Like many food allergies, an allergic reaction to blueberries can occur at any point in a person's life and can include mild to very serious reactions. For some people, a food allergy can quickly become life-threatening and must be dealt with immediately. Knowing some of the symptoms of an allergic reaction to blueberries is an important step in ensuring your health or the health of someone you love. As with any medical condition or allergy, seek immediate medical attention from a physician who specializes in allergies.
If a person experiences stomach pains, vomiting, diarrhea, or mild rashes after ingesting even modest quantities of blueberries, they may be allergic to the fruit. Typically, stomach pains are caused by the inability of the intestines to digest the fruit. Vomiting or diarrhea may be an indication of the body's rejection of blueberries as a valid nutritional source; essentially it has identified blueberries as a potential toxin and it is trying to limit exposure to blueberries. Rashes are typical when applying a topical ointment with blueberries and/or blueberry extracts but can also occur when ingesting blueberries in some cases. Rashes are the indication of elevated histamine responses; histamines are your body's response to allergens and is an over-reaction on the part of your immune system. Anti-histamines can alleviate the immediate symptoms.
Stronger reactions can include swelling of soft tissues such as lips, throat, or inside the mouth. Also, itching, severe rashes, or headaches can occur. These are some of the severe symptoms which can occur very quickly. Medical assistance should be sought immediately in these cases as they may get worse, progressing to life-threatening very quickly.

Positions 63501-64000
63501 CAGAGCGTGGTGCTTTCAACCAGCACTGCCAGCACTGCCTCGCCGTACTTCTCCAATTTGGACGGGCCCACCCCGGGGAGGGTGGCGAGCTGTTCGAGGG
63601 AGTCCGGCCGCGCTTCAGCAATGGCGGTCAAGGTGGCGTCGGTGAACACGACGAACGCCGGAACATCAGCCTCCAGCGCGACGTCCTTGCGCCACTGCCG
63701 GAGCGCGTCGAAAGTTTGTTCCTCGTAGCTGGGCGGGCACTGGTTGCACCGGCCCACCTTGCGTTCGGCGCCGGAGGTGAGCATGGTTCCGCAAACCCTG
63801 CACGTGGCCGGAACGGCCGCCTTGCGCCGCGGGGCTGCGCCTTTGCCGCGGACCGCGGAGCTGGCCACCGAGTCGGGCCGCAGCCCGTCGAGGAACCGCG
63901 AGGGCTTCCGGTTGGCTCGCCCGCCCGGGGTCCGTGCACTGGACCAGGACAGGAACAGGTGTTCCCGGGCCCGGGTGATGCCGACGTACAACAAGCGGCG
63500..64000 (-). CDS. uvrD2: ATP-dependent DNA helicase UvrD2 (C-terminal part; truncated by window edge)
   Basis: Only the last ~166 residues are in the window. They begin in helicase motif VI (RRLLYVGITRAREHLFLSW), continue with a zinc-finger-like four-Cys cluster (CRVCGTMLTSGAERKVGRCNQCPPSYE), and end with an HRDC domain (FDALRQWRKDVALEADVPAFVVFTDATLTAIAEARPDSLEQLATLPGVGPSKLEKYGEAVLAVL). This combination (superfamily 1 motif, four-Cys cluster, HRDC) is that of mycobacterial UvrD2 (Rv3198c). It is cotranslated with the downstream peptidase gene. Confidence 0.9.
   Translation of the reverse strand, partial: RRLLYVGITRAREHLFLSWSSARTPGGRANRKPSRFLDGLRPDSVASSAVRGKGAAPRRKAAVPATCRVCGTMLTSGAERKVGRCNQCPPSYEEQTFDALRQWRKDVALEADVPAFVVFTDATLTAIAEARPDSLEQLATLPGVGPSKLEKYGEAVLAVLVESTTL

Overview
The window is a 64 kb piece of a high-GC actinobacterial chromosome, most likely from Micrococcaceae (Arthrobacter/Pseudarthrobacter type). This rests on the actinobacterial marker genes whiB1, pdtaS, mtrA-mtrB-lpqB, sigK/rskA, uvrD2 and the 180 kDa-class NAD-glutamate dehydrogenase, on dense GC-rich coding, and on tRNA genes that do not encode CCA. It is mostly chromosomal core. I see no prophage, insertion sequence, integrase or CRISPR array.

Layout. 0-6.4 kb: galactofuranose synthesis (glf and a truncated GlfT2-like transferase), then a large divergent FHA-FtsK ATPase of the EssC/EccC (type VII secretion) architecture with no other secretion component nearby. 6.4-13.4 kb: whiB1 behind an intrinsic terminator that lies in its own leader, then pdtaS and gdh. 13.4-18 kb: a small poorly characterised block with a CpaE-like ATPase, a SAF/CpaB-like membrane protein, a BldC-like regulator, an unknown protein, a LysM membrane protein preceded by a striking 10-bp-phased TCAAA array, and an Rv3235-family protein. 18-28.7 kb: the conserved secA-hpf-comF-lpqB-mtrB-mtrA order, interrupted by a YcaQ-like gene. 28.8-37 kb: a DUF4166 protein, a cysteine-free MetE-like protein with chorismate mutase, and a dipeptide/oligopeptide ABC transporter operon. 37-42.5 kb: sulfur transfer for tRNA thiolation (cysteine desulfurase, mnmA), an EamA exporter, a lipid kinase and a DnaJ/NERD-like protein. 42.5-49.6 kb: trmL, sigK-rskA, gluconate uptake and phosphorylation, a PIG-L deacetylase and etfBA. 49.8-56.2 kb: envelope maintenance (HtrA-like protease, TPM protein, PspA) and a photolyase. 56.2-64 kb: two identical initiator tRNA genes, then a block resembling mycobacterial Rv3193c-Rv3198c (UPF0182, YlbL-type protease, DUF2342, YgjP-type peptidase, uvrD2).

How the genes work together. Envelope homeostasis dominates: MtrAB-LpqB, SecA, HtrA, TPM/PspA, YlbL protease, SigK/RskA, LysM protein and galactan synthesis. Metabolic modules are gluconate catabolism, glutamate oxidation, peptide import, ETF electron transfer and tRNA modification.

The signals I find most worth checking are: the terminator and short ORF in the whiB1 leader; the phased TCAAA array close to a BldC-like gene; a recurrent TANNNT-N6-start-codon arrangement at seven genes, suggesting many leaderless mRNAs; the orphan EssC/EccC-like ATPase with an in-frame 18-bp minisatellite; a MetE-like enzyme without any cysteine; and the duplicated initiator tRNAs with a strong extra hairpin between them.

If a person ingests blueberries and experiences: Shortness of breath or "wheezing," Difficulty breathing, Swollen tongue, Rapid heart rate, High blood pressure, or Dizziness and/or fainting, Then they are experiencing anaphylaxis, also called anaphylactic shock, which is fatal if not treated immediately by an emergency medical team. If any of these symptoms occur, call emergency personnel immediately.
Babies under 6 to 9 months should not be given blueberries as part of their diet. The body needs time to develop the enzymes necessary to digest blueberries and, at the very least, the baby will become ill including vomiting and stomach pain. According to the Journal of Allergy and Clinical Immunology, common reactions to blueberries in infants also includes "Angiodema" which is subcutaneous rashes or "welts" that can be extremely sensitive to the touch.
Though there are no "cures" for food allergies, people who experience severe to life-threatening reactions can be prescribed Epinephrine, an injectable drug that arrests the worst symptoms and buys the victim of food allergies time to seek professional medical help. Only a physician can prescribe these one-use pens, and they should be carried with the allergic person in case of accidental exposure.